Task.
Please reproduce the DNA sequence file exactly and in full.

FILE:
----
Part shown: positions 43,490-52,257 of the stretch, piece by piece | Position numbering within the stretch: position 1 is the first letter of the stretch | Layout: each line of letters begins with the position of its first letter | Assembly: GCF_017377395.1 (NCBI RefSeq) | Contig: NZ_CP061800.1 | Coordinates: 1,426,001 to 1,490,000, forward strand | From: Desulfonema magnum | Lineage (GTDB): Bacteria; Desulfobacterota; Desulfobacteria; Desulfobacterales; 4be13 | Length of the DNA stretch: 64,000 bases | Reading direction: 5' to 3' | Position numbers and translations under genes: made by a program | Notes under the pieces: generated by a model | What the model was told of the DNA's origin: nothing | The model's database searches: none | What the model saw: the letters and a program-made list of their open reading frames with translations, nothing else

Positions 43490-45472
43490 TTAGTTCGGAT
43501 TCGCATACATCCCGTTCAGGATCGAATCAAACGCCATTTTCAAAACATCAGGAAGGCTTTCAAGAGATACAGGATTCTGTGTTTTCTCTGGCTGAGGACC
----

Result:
Part shown: positions 43,490-52,257 of the stretch, piece by piece | Position numbering within the stretch: position 1 is the first letter of the stretch | Layout: each line of letters begins with the position of its first letter | Assembly: GCF_017377395.1 (NCBI RefSeq) | Contig: NZ_CP061800.1 | Coordinates: 1,426,001 to 1,490,000, forward strand | From: Desulfonema magnum | Lineage (GTDB): Bacteria; Desulfobacterota; Desulfobacteria; Desulfobacterales; 4be13 | Length of the DNA stretch: 64,000 bases | Reading direction: 5' to 3' | Position numbers and translations under genes: made by a program | Notes under the pieces: generated by a model | What the model was told of the DNA's origin: nothing | The model's database searches: none | What the model saw: the letters and a program-made list of their open reading frames with translations, nothing else

Positions 43490-45472
43490 TTAGTTCGGAT
43501 TCGCATACATCCCGTTCAGGATCGAATCAAACGCCATTTTCAAAACATCAGGAAGGCTTTCAAGAGATACAGGATTCTGTGTTTTCTCTGGCTGAGGACC